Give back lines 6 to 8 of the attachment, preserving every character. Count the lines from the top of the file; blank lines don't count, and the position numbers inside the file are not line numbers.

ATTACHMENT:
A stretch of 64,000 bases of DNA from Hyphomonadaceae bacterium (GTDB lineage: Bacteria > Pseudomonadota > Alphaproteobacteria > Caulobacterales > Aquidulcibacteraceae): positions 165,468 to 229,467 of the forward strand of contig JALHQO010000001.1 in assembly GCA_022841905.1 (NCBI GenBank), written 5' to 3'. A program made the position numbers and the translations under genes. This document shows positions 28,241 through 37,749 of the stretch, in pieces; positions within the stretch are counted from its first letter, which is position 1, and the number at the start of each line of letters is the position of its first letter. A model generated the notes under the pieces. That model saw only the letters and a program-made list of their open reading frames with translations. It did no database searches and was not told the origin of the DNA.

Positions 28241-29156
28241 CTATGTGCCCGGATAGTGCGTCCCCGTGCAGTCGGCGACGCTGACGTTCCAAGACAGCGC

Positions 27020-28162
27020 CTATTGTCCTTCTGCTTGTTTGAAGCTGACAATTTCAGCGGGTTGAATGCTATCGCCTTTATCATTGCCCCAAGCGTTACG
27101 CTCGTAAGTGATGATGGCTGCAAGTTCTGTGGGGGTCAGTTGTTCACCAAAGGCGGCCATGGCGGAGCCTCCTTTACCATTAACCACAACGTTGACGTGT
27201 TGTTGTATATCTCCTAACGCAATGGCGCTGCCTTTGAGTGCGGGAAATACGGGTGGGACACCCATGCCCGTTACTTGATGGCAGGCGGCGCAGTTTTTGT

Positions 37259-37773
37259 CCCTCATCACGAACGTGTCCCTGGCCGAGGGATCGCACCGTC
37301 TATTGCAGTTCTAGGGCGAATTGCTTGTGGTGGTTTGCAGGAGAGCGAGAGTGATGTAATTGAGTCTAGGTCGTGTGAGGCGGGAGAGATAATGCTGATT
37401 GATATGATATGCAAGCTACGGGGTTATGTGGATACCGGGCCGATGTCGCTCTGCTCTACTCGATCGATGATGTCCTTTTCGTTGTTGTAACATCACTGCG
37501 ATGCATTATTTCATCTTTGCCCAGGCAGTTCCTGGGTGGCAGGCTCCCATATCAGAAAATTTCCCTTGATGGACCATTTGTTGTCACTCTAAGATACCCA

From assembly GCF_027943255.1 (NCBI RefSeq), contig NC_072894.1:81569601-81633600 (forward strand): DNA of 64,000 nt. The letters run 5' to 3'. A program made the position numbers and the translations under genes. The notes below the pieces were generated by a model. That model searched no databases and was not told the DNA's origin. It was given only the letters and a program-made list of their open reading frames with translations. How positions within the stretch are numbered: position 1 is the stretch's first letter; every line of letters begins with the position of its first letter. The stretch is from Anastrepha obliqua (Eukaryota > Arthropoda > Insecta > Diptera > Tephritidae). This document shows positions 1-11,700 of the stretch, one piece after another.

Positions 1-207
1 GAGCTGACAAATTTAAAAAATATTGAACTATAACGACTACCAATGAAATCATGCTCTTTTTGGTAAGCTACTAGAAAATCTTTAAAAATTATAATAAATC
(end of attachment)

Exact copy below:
27101 CTCGTAAGTGATGATGGCTGCAAGTTCTGTGGGGGTCAGTTGTTCACCAAAGGCGGCCATGGCGGAGCCTCCTTTACCATTAACCACAACGTTGACGTGT
27201 TGTTGTATATCTCCTAACGCAATGGCGCTGCCTTTGAGTGCGGGAAATACGGGTGGGACACCCATGCCCGTTACTTGATGGCAGGCGGCGCAGTTTTTGT

Positions 37259-37773